Phillies vs. Padres: Mike Clevinger, Bailey Falter make false MLB history with short start in Game 4

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Baseball history ensued Saturday night as the Padres and Phillies faced off in Game 4 of the NLCS. Questionable history, but still history. The frantic back-and-forth would culminate in a 10-6 victory over the Phillies, meaning they’re 3-1 in the seven-game series.

The first inning really set the tone for the wild night.

It started so innocently. Phillies starter Bailey Falter recorded an out in the first two hitters he faced. Then Manny Machado went deep to start scoring.

This is an omen. Here’s what happened next in this bureau:

  • Josh Bell followed, then Jake Cronenworth made a lap before Brandon Drury took them both home with a double. And just like that, 3-0 Padres, Falter was eliminated. He only played 2/3 of the innings and kept that in mind.
  • Ha Seong Kim greeted new starter Connor Brogdon with a single, bringing Drury home to a 4-0 Padres lead.
  • At the bottom of the first quarter, the Phillies wasted no time getting back into the game. Kyle Schwaber, who led the scoring with a home run in Game 3, singled out left field to get things started. Then Rhys Hoskins homered to halve San Diego’s lead.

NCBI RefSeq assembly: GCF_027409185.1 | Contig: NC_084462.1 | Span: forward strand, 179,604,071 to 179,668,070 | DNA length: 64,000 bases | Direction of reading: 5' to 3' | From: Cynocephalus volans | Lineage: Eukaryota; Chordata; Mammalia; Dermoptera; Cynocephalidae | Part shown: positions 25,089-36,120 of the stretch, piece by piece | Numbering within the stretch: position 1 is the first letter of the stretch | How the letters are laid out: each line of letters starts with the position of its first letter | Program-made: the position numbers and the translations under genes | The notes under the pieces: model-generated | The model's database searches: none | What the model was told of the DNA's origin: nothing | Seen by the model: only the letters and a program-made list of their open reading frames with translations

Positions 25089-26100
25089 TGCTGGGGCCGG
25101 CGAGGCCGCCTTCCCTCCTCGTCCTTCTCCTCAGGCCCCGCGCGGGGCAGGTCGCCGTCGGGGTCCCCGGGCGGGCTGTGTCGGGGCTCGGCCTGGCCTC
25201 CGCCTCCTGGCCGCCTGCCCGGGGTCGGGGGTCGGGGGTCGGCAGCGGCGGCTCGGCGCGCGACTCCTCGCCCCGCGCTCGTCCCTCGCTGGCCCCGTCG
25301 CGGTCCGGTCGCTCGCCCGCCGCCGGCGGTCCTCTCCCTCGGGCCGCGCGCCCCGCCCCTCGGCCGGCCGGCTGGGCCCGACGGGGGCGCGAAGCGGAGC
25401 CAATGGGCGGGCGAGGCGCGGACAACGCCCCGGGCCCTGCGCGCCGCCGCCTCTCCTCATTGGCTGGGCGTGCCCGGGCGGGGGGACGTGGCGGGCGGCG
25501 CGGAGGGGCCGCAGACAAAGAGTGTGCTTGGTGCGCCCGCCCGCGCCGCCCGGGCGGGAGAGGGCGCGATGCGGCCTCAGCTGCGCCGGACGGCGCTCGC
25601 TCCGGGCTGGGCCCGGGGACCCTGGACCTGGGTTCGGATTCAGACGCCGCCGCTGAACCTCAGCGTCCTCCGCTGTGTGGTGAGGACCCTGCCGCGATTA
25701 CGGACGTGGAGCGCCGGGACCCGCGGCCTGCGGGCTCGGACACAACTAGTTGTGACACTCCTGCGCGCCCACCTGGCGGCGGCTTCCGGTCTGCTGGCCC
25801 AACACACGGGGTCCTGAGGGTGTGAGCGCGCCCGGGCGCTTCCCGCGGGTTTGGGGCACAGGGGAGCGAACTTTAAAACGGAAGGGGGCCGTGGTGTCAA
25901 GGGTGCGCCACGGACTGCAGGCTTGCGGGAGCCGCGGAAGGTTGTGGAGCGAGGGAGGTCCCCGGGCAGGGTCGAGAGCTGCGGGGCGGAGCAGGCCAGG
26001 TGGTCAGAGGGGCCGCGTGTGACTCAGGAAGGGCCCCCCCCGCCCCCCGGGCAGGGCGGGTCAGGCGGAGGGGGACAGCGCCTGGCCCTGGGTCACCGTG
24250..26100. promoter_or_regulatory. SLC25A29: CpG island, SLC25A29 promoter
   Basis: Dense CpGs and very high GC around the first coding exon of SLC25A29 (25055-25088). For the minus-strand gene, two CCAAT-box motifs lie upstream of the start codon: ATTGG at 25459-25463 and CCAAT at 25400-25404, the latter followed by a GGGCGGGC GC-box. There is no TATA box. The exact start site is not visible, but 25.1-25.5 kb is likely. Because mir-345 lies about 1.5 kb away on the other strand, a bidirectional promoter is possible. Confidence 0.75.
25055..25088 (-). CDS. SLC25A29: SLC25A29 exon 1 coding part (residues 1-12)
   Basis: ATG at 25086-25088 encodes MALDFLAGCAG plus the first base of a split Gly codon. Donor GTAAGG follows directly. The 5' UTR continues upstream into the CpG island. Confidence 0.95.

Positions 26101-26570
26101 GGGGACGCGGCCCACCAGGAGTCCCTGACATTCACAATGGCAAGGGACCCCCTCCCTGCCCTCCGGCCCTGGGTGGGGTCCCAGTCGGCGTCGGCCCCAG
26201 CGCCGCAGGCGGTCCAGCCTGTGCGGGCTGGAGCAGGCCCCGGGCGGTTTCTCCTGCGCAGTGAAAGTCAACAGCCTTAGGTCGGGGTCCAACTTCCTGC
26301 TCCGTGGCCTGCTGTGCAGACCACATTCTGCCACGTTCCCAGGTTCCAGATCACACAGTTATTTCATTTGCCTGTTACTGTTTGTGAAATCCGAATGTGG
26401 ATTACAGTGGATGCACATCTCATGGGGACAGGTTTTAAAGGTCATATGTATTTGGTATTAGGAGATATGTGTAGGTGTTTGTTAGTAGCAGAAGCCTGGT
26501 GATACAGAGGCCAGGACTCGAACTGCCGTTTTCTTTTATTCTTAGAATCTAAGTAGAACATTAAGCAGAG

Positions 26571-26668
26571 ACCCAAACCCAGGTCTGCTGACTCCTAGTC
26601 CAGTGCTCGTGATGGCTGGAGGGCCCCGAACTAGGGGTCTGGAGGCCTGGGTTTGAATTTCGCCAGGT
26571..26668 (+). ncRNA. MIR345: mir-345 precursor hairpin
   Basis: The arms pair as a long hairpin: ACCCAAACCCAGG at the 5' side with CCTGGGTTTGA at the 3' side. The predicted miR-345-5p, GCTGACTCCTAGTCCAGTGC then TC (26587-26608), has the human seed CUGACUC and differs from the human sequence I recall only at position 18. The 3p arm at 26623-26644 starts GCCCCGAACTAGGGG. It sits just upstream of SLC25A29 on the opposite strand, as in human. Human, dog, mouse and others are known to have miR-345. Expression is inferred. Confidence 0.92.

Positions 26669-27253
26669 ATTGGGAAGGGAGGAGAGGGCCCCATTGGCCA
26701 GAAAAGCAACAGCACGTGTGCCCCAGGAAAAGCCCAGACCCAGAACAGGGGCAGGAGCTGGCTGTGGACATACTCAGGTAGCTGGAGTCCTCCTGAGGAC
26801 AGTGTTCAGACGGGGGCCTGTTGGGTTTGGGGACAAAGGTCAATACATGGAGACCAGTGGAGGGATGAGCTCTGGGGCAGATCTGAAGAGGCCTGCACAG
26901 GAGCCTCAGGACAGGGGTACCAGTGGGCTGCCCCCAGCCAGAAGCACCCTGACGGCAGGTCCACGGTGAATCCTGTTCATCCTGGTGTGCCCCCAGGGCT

• JT Realmuto followed, then scored on Bryce Harper’s Rockets double.
  • Then Padres starter Mike Clevinger was removed. He didn’t even record a single game, meaning he pitched zero innings and had an unlimited ERA in the series.

Remember, Falter didn’t get out of the first game either. The pitcher became the 57th and 58th pitchers in history to start the playoffs without finishing the first inning (listed here via Stathead). They are the second duo to succeed in the same game. The other was Game 4 of the 1932 World Series, when Guy Bush of the Cubs lasted 1/3 of the inning and Johnny Allen of the Yankees won 2/3 of the inning. So Saturday’s NLCS Game 4 marks the first time in MLB playoff history that two starters have less than three games combined.

The first inning had two doubles, two home runs, two pitching changes, and seven runs in 48 minutes. After the Padres’ loss, Clevinger called Saturday “probably one of the worst days of his life.”

The Phillies didn’t take the lead until the second half of the fifth inning. The slugfest totaled 16 of 19 hits, including six home runs.

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